The student news site of Baruch

The Ticker

The student news site of Baruch

The Ticker

The student news site of Baruch

The Ticker

Sorry, there are no polls available at the moment.

The moon may be 40 million years older than previously thought 

wikimedia commons | Ashutosh

The moon may be far older than humans have previously envisaged, surpassing prior assessments with formerly discovered analytical samples collected from the surface of the astronomical body.

This recent discovery was made when scientists studied crystals excavated in 1972 during the Apollo 17 mission. Astronauts collected the solid components contained within lunar dust during their last visit to the moon.

“It’s amazing being able to have proof that the rock you’re holding is the oldest bit of the moon we’ve found so far. It’s an anchor point for so many questions about the Earth,” Doctor Jennika Greer of the University of Glasgow, the study’s lead author, said. “When you know how old something is, you can better understand what has happened to it in its history.”

Scientists believe that approximately 100 million years following the solar system’s birth, a Marssized celestial body collided with Earth, emitting a significant amount of material that eventually merged to form the moon.

The energy produced by the collision initially caused the moon’s surface to become molten; however, as the lunar magma ocean cooled over time, the materials solidified into their current form.

Therefore, the crystals that underwent solidification during the cooling process offer scientists substantial information regarding their age and that of the moon.

Researchers employ a technique known as atom probe tomography – the vaporization of atoms from crystals for subsequent mass detection and measurement.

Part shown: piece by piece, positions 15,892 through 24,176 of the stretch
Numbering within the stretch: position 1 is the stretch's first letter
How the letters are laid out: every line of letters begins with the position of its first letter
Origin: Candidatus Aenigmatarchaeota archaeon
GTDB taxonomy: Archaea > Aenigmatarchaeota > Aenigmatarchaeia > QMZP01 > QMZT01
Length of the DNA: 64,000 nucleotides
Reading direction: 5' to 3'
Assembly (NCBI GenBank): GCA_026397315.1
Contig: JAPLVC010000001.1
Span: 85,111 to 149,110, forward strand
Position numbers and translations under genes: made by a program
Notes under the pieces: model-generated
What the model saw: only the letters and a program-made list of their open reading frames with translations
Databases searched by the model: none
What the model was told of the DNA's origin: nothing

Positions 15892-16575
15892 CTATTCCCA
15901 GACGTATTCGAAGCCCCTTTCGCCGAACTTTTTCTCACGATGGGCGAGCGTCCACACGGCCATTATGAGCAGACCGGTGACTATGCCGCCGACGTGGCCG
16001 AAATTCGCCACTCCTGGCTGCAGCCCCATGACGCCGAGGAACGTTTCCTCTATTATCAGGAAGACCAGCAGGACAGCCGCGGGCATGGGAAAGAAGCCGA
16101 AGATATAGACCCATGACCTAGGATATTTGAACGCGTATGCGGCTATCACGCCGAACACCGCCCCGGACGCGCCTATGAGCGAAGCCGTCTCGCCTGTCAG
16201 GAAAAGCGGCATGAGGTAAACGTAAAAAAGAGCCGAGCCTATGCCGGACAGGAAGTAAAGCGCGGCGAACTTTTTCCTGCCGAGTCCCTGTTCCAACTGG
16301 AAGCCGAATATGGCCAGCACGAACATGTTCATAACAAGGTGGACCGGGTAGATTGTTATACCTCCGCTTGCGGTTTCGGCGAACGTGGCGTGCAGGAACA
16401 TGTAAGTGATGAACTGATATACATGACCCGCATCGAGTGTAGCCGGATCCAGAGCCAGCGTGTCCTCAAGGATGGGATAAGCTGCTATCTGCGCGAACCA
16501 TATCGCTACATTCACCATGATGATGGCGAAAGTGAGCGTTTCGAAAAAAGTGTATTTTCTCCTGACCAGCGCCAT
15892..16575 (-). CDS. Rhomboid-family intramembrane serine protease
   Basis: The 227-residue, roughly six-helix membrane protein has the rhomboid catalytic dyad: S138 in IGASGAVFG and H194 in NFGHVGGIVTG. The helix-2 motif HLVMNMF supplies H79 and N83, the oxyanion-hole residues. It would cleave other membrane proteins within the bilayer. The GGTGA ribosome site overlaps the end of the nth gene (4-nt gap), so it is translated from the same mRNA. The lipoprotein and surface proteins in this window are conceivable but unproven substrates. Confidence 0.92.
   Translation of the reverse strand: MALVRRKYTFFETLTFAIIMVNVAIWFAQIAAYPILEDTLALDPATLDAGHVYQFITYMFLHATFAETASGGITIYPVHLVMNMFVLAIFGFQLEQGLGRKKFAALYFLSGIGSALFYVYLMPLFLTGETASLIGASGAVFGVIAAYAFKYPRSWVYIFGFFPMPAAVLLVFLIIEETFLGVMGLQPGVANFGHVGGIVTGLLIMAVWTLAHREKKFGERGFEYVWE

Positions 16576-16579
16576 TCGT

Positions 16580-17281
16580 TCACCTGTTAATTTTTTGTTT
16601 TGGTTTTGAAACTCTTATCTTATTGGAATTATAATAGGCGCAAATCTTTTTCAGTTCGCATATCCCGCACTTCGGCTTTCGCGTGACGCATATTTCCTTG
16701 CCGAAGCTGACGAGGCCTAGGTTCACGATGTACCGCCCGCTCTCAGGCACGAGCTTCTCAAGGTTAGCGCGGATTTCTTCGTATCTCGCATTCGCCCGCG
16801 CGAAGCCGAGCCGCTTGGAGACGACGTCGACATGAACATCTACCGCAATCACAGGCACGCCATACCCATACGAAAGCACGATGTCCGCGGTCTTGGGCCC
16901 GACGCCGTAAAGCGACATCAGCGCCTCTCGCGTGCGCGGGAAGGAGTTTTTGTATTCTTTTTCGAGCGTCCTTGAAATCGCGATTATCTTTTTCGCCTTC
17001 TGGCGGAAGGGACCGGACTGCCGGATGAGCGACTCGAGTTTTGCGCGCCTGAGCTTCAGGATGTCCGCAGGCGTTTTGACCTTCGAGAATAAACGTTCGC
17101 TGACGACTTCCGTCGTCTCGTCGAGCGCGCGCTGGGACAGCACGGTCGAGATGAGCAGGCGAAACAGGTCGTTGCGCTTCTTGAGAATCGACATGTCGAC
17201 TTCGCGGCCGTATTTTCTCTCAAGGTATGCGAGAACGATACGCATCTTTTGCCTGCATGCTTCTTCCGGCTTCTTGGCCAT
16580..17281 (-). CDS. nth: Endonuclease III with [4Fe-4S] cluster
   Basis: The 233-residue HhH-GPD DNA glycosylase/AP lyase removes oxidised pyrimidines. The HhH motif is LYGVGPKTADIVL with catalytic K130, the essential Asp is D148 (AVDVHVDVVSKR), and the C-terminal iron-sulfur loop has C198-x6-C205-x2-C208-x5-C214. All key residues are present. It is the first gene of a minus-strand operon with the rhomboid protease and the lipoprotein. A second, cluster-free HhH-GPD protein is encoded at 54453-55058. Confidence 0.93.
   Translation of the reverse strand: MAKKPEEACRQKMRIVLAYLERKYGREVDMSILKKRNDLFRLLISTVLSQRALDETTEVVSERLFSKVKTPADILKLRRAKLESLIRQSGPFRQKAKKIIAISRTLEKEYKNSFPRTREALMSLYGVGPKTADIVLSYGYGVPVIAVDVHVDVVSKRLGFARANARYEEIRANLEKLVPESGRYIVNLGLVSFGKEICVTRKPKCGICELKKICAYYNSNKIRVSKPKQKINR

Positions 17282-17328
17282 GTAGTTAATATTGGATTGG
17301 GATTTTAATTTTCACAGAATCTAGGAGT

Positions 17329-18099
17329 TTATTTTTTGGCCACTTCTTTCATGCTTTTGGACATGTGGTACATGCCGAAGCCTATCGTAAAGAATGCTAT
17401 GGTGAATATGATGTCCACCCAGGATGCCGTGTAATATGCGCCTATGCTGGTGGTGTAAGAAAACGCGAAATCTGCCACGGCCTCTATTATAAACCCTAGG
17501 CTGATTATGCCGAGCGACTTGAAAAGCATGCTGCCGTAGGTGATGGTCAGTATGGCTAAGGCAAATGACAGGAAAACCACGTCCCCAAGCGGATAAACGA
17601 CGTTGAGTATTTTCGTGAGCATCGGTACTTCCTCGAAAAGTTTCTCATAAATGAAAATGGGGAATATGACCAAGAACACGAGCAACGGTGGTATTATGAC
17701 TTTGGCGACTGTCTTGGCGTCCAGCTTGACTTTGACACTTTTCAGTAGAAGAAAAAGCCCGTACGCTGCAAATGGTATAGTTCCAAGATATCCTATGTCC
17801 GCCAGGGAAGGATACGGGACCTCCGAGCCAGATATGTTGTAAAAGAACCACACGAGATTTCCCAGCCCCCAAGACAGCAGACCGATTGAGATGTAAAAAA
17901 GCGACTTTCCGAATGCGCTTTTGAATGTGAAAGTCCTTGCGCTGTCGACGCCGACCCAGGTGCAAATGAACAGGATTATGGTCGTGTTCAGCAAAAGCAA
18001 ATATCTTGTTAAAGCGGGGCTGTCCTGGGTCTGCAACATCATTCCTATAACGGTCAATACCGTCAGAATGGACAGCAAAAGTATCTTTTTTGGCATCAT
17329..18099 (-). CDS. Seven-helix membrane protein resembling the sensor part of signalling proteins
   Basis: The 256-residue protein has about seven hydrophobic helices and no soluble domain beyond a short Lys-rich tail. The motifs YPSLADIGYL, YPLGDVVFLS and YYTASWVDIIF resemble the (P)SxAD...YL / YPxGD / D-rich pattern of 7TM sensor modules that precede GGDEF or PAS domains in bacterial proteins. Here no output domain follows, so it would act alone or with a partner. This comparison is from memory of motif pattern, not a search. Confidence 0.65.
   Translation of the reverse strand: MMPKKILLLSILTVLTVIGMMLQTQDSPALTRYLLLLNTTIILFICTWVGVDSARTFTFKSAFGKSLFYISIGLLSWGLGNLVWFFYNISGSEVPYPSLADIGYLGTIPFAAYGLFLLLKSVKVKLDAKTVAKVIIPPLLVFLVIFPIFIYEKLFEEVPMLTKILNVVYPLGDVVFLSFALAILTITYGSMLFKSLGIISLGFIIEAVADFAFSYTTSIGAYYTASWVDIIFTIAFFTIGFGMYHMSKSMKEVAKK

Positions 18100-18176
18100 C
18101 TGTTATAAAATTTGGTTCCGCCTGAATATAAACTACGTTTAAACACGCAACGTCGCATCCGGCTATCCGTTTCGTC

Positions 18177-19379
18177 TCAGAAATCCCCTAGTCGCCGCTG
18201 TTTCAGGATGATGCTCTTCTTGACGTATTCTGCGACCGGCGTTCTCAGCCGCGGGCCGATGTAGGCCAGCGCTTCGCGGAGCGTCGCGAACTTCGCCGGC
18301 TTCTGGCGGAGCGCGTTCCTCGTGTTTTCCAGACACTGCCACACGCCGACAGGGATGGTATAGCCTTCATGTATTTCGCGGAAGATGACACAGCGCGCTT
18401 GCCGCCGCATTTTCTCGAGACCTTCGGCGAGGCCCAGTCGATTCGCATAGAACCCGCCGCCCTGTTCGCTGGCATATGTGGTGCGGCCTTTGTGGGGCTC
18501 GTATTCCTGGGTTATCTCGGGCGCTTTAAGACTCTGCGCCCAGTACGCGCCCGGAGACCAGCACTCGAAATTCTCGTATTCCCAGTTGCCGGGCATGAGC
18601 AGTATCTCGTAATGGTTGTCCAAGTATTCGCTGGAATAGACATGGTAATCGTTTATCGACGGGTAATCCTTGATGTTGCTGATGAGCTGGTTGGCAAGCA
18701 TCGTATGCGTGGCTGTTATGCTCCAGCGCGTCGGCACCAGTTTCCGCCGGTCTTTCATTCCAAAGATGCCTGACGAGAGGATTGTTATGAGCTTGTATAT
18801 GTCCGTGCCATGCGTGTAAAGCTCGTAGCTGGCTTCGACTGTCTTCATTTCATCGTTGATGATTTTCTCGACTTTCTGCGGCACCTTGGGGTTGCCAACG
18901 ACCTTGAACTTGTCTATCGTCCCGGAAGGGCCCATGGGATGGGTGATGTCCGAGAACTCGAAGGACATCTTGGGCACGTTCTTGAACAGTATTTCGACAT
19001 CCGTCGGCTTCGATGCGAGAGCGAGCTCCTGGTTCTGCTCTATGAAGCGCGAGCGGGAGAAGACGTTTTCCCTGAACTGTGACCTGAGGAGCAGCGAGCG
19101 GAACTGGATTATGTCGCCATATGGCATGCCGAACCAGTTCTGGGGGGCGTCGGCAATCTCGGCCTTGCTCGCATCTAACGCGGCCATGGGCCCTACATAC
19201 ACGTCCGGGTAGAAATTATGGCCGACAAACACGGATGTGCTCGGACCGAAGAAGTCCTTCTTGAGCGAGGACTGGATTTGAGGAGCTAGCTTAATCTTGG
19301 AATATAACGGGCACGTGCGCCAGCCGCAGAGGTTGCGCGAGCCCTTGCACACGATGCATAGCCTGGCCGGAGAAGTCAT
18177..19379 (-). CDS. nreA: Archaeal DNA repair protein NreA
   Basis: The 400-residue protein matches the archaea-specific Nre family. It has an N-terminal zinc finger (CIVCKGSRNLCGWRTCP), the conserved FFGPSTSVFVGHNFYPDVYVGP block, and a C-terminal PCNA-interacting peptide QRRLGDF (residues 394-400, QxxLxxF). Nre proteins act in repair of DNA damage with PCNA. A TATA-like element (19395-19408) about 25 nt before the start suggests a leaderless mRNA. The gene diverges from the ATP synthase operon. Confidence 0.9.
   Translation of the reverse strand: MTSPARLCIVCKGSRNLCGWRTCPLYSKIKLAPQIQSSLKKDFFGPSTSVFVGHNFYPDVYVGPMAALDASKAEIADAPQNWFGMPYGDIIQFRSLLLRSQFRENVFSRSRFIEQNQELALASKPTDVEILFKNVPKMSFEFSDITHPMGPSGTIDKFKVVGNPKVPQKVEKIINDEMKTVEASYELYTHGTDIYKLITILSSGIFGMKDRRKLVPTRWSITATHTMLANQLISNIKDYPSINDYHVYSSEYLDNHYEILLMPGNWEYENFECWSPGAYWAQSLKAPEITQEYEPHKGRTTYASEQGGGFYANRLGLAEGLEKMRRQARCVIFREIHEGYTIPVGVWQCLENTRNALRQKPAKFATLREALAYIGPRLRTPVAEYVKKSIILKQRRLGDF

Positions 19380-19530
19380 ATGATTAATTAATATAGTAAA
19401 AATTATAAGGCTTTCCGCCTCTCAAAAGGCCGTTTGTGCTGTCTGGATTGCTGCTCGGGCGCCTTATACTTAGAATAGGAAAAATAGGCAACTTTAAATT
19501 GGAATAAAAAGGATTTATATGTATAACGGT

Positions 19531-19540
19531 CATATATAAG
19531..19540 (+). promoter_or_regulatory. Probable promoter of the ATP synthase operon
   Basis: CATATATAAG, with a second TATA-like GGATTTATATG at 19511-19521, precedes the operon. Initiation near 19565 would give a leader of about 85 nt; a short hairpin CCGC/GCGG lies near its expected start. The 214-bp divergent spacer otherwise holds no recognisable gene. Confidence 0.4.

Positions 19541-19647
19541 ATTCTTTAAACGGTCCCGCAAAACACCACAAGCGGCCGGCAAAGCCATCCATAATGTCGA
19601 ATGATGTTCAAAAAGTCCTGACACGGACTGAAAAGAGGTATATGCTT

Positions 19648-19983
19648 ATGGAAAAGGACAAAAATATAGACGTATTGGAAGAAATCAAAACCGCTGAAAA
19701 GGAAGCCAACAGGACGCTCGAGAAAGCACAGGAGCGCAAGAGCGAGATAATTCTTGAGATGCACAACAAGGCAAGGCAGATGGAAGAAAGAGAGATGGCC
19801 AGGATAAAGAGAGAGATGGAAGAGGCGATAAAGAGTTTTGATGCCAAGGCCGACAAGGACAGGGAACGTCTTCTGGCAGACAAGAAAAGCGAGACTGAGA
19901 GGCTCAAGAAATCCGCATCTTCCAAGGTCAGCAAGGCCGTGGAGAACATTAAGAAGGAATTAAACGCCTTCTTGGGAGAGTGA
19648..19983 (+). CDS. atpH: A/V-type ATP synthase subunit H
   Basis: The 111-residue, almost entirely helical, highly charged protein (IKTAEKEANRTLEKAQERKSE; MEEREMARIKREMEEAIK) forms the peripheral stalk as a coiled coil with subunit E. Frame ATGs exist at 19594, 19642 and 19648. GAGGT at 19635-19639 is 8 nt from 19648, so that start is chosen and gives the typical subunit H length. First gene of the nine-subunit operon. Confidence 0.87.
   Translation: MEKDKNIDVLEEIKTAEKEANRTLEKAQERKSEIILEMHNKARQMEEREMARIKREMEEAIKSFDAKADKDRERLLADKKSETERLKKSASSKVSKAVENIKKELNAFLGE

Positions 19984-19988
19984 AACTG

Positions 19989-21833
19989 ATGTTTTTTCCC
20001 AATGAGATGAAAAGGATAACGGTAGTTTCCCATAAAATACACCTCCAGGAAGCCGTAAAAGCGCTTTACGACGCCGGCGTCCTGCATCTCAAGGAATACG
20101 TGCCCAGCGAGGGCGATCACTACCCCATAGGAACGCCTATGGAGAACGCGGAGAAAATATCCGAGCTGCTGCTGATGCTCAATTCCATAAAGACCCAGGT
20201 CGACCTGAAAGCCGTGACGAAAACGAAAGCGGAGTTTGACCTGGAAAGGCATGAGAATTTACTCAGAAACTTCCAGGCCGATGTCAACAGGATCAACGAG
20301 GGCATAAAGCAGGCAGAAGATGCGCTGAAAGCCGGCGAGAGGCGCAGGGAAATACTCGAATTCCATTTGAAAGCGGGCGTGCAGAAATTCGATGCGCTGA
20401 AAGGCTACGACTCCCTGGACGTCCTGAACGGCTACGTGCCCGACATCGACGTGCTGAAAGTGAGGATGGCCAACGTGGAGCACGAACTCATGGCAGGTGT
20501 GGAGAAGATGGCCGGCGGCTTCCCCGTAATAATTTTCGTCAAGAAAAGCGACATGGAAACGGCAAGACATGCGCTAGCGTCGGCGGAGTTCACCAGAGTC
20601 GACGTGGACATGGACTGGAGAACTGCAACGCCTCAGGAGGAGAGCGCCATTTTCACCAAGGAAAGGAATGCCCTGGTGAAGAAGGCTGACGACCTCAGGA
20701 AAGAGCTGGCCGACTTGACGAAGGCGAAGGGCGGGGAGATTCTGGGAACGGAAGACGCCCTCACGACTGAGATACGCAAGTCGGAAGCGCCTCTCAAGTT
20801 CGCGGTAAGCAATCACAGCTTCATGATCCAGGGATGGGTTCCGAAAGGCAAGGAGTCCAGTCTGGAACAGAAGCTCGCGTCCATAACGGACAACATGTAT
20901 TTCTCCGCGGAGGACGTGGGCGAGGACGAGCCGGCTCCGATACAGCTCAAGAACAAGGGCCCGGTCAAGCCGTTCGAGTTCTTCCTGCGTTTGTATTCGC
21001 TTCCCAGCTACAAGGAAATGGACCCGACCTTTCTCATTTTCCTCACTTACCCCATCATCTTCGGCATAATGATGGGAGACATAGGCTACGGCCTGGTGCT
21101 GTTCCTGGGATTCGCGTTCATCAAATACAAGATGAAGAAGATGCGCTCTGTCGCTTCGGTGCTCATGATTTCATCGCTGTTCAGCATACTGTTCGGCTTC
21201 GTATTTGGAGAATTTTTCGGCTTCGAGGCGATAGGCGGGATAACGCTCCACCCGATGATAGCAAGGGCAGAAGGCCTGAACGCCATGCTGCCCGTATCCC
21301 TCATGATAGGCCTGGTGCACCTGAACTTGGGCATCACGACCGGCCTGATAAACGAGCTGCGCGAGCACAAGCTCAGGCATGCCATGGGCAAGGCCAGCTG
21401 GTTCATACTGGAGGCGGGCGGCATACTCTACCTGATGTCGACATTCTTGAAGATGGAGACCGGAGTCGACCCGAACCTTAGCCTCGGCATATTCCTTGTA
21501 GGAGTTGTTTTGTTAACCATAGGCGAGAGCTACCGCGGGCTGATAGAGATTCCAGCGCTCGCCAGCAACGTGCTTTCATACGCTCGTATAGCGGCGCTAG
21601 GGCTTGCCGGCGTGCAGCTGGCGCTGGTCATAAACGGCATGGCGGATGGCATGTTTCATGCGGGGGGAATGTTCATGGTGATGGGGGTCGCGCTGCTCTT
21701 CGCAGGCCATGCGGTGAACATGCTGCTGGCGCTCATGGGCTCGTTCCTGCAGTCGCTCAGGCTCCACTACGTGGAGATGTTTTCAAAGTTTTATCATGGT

In reaching their conclusions, scientists examined specks of a mineral known as “zircon,” as it is believed that zircon crystals were the first solids to crystallize following the moon’s formation.

First, they sharpened individual atoms of a lunar sample using a focused beam of electrons, then used a laser to evaporate the atoms from the tip of the selection and measured their speeds.

“How fast [the atoms] move tells us how heavy they are, which in turn tells us what they’re made of,” Jennika Greer, a research associate at the University of Glasgow in the U.K noted.

According to the journal “Geochemical Perspectives Letters,” the crystals appear to be 4.46 billion years old.

“This age pushes back the age of the first preserved lunar crust by 40 [million years] and provides a minimum formation age for the moon within 110 [million years] after the formation of the solar system,” the team indicated.

Previous samples suggest that the age previously detected could be caused by the loss of proportions in the material of the rock after crystallization, which resulted in skewed data results.

Doctor Romain Tartèse from the University of Manchester noted that this discovery implies that the collision with Earth leading to the moon’s formation, took place a few tens of million years before that point.

“This study also exemplifies the great benefit of sample return missions and proper curation,” Tartèse emphasized.

Leave a Comment
More to Discover
Donate to The Ticker

Comments (0)

All The Ticker Picks Reader Picks Sort: Newest

Your email address will not be published. Required fields are marked *